Cryptography and Security Department

Institute for Infocomm Research

Singapore

{ksliu,jyzhou}@i2r.a-star.edu.sg

Abstract. In this paper, we propose a new Certi¬cate-Based Encryp-

tion (CBE) scheme which is fully secure in the standard model. We

achieve chosen ciphertext (CCA) security directly without any transfor-

mation. When compared to all previous generic constructions (in either

random oracle or standard model), our scheme is far more e¬cient than

those schemes. When compared to the CBE scheme in [16] (which is the

only concrete implementation secure in the standard model), we enjoy

a great improvement in terms of space e¬ciency. Their scheme requires

more than 160 group elements for the public parameters in order to gain

an acceptable security. Our scheme just requires 5 group elements. In

addition, the message space of our scheme is almost double as the one in

[16]. A larger message space implies that it requires a smaller number of

encryption operations of the same plaintext, resulting in a smaller overall

ciphertext and overhead as well.

1 Introduction

Public Key Infrastructure (PKI). In traditional public key cryptography

(PKC), a user Alice signs a message using her private key. A veri¬er Bob veri¬es

the signature using Alice™s public key. However, the public key is just a random

string and it does not provide authentication of the signer by itself. This problem

can be solved by using a certi¬cate generated by a trusted party called the Cer-

ti¬cate Authority (CA) that provides an unforgeable signature and trusted link

between the public key and the identity of the signer. The hierarchical framework

is called public key infrastructure (PKI) to issue and manage certi¬cate (chain).

In this case, before the veri¬cation of a signature, Bob needs to obtain Alice™s

certi¬cate in advance and verify the validity of her certi¬cate. If it is valid, Bob

extracts the corresponding public key which is then used to verify the signature.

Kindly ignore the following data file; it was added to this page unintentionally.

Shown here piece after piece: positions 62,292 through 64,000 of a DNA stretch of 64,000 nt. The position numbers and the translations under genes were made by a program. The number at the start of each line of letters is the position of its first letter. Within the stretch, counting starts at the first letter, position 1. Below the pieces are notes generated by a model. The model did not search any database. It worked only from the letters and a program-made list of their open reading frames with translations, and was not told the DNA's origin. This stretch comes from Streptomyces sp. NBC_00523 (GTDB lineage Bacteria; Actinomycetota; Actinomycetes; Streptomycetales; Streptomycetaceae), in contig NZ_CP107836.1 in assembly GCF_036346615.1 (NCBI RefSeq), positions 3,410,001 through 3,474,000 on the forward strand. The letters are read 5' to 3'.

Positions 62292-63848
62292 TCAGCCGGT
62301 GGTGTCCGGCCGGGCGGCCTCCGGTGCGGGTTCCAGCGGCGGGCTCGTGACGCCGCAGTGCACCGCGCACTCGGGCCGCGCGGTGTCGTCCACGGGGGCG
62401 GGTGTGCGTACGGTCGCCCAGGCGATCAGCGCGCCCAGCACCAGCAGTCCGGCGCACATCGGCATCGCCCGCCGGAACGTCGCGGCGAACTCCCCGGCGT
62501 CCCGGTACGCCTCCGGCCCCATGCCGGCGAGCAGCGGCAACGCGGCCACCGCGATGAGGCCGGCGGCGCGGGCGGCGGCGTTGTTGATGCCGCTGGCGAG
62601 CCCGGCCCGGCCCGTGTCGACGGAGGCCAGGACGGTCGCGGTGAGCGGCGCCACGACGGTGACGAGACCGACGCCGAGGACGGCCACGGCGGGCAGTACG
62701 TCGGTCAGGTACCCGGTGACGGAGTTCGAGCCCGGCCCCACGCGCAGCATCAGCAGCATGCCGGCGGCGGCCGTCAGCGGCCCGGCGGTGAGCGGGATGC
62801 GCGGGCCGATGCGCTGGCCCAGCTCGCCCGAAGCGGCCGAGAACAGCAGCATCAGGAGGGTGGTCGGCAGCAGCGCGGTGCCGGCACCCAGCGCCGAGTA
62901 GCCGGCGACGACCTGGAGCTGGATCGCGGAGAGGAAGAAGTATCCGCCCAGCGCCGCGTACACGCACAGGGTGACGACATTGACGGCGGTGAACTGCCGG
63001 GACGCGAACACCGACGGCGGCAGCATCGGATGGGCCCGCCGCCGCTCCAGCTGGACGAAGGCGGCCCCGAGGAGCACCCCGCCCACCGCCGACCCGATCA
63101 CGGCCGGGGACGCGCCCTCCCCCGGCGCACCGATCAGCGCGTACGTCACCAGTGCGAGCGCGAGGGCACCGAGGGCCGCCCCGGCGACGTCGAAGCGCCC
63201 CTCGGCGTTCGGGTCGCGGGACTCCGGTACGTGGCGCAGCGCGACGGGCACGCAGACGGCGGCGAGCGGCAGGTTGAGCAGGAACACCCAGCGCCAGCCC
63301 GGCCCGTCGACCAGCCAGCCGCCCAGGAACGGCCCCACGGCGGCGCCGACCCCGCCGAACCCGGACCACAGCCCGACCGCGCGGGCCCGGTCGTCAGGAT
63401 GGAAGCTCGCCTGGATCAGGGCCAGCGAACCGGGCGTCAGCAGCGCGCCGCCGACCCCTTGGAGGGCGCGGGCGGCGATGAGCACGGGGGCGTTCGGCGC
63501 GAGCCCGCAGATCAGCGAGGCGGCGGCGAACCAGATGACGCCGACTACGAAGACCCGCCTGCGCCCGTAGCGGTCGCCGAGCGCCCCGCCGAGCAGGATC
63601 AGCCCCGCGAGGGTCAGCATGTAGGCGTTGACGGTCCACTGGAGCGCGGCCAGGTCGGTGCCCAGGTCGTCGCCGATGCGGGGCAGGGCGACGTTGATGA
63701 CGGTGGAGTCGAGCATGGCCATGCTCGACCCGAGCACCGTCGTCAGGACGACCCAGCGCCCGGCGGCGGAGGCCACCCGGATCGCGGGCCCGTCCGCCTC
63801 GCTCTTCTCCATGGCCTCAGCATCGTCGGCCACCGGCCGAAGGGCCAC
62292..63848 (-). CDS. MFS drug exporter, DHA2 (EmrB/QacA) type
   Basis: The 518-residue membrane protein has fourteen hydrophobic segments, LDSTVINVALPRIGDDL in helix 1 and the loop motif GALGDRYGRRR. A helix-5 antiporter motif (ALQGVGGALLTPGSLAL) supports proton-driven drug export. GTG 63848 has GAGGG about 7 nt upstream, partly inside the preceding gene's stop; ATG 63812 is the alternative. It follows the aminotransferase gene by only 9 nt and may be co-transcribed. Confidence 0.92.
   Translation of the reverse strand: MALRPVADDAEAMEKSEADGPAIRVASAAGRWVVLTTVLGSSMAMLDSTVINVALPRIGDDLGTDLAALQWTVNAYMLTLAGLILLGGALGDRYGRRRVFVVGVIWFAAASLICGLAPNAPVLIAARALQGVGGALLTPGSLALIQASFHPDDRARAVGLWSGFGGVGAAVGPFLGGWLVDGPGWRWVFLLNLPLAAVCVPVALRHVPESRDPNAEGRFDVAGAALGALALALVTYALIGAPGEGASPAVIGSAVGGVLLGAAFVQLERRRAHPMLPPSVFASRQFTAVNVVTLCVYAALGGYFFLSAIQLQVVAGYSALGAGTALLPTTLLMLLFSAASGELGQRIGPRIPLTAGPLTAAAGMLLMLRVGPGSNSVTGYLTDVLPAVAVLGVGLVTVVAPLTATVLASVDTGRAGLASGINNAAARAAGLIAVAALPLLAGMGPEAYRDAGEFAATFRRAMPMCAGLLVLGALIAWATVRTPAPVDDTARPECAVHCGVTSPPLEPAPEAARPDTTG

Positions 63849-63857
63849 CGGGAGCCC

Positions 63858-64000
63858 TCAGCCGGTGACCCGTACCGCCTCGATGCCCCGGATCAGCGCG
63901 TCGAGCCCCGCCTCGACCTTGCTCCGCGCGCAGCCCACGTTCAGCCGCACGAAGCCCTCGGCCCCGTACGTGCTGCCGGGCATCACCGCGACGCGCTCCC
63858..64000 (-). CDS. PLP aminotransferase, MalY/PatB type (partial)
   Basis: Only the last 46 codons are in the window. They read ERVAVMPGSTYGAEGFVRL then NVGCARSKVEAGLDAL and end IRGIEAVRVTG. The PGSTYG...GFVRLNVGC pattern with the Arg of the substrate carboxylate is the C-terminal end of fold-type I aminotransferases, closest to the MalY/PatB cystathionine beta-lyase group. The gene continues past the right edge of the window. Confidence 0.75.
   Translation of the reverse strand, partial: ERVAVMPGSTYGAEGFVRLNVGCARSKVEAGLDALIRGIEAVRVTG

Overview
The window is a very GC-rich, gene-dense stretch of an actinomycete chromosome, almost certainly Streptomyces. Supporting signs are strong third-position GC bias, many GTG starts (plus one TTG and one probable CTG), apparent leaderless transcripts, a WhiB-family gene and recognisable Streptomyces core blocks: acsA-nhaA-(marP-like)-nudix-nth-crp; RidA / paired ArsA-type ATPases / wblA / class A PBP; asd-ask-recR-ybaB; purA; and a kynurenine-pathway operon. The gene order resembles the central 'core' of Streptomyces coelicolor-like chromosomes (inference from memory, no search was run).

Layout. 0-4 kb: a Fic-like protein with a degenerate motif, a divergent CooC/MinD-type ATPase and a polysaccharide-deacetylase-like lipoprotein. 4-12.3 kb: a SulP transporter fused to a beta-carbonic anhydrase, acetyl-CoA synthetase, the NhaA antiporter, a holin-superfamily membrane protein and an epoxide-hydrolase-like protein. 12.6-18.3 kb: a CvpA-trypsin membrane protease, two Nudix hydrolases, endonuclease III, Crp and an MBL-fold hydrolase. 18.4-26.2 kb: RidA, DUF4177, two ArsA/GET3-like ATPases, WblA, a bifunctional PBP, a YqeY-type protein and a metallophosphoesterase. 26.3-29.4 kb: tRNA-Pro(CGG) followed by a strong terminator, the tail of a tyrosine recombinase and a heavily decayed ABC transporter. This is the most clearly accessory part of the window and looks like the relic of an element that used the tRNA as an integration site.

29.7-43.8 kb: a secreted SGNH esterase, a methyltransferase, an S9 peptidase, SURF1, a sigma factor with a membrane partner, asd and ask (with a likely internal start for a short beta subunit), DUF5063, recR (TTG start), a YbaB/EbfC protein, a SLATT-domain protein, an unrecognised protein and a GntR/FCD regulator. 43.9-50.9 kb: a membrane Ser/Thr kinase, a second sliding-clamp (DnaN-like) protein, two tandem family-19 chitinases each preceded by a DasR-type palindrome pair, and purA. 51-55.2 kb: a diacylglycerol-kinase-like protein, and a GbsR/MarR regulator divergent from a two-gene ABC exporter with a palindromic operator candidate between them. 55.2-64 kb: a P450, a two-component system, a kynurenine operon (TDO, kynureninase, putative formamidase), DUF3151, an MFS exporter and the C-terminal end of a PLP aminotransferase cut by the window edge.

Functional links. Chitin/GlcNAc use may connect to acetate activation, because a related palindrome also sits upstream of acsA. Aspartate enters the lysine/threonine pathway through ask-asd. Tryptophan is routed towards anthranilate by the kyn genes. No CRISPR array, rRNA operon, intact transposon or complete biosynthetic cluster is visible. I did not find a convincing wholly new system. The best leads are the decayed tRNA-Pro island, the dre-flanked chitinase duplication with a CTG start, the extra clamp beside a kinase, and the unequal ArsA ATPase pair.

In the point of view of a veri¬er, it takes two veri¬cation steps for independent

signatures. It seems not e¬cient and not practical enough, especially when the

number of users is very large.

This work is partially funded by the EU project SMEPP-033563.

R. Ostrovsky, R. De Prisco, and I. Visconti (Eds.): SCN 2008, LNCS 5229, pp. 144“155, 2008.

c Springer-Verlag Berlin Heidelberg 2008

E¬cient Certi¬cate-Based Encryption in the Standard Model 145

Identity-Based cryptography (IBC). Identity-based cryptography (IBC),

invented by Shamair [17] in 1984, solves this problem by using Alice™s identity

(or email address) which is an arbitrary string as her public key while the cor-

responding private key is a result of some mathematical operation that takes

as input the user™s identity and the master secret key of a trusted authority,

referred as “Private Key Generator (PKG)”. In this way, the certi¬cate is im-

plicitly provided and it is no longer necessary to explicitly authenticate public

keys. The main disadvantage of identity-based cryptography is an unconditional

trust to the PKG. This is even worse than traditional PKC since the secret key

of every user is generated by the PKG, it can impersonate any user, or decrypt

any ciphertext.

Certi¬cate-Based cryptography (CBC). To integrate the merits of IBC

into PKI, Gentry [10] introduced the concept of Certi¬cate-Based encryption

(CBE). A CBE scheme combines a public key encryption scheme and an identity

based encryption scheme between a certi¬er and a user. Each user generates his

own private and public key and request a certi¬cate from the CA while the

CA uses the key generation algorithm of an identity based encryption (IBE) [5]

scheme to generate certi¬cate. Unlike traditional PKI, the certi¬cate in CBC

is implicitly used as part of the user private key for decryption, which requires

both the user-generated private key and the certi¬cate. Although the CA knows

the certi¬cate, it does not have the user private key. Thus it cannot decrypt